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Brilliant Bradish gets first win, Bautista locks down first save in 5-3 Orioles victory

Two rookie O’s hurlers achieved career firsts, while a pair of home runs paced the offense in a well-played win in St. Louis,

Baltimore Orioles v St. Louis Cardinals
Kyle Bradish, pictured here striking someone out, probably.
Photo by Joe Puetz/Getty Images

Get the word out across the land: it’s never too late to hop on the Orioles bandwagon.

The suddenly promising-looking club secured its fifth win in six games with a crisply played 5-3 interleague victory over the Cardinals. And it’s not just that the Orioles won — it’s how they won that should put a smile on the face of any O’s fan. Rookie right-hander Kyle Bradish unfurled the most dominant start of his young career, a seven-inning, 11-strikeout masterpiece, and fellow rookie and massive human being Felix Bautista showed closer stuff in racking up a huge, game-ending strikeout to seal the win in the ninth. There were also contributions from the usual sources, of course, including Cedric Mullins’ four-hit day.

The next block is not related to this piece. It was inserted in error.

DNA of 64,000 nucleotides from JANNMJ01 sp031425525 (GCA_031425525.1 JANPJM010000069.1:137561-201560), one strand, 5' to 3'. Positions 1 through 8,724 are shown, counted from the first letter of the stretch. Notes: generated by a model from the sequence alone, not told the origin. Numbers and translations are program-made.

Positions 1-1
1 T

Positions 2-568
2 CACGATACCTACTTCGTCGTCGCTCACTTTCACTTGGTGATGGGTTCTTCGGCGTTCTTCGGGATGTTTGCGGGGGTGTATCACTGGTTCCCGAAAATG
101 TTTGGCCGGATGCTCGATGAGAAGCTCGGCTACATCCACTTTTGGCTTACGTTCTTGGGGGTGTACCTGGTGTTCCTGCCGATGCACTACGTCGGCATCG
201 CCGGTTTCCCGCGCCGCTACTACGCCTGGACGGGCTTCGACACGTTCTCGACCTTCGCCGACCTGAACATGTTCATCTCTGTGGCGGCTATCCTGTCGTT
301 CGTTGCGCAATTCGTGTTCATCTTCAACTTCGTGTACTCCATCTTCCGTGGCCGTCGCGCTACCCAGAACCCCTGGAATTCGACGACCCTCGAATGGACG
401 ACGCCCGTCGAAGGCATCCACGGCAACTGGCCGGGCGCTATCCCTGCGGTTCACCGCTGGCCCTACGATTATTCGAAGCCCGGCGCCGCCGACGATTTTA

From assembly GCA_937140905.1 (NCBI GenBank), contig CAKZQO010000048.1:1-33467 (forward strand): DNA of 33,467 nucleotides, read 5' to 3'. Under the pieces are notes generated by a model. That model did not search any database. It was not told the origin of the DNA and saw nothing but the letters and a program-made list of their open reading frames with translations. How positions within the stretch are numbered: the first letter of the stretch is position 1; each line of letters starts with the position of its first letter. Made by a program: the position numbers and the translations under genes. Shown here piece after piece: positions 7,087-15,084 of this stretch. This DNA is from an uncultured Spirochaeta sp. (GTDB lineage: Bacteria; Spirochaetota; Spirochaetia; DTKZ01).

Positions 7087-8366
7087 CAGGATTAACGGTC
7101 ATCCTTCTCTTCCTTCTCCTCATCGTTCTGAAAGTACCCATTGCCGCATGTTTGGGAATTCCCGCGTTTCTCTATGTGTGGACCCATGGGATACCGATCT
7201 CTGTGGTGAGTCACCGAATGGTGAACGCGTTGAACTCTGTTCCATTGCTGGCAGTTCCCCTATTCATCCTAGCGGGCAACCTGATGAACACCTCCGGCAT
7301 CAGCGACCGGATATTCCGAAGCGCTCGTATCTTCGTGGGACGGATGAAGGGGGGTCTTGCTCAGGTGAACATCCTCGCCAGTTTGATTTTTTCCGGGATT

The Orioles, playing their first game in St. Louis since June 2003, caught a break when Cardinals ace and three-time All-Star Adam Wainwright was deemed ineligible to return from the COVID-19 injured list to make tonight’s start. Instead, the assignment went to left-hander Packy Naughton, definitely one of the top 10 Packys in baseball history.

To his credit, Naughton, who hadn’t worked more than 1.1 innings in any outing this season, lasted into the fourth tonight. He fell victim, though, to a pair of long balls. Cedric Mullins struck first, crushing a two-run homer to right field in the third inning, his team-leading fifth of the season (breaking a tie with Ryan Mountcastle). The blast was part of a four-hit day for Mullins, who now has 17 hits — including three roundtrippers — in his last 10 games. Cedric is back, y’all. Was there ever any doubt?

An inning later, Tyler Nevin clubbed a solo home run to left-center, his first of the year and second of his career. That homer prompted Cardinals manager Oliver Marmol to pull Packy Naughton from the game. If I were him, I would’ve said, “Packy your bags! Har har!” I’m guessing Marmol did not say that.

The Orioles continued to tack on runs against the Cardinals’ bullpen, though in each case, it felt like they should’ve done more. In the fifth, a Mullins single and Trey Mancini hit by pitch preceded an Anthony Santander double against Kodi Whitley that made it a 4-0 game. With two in scoring position and one out, though, strikeouts of Austin Hays and Nevin snuffed any further threat.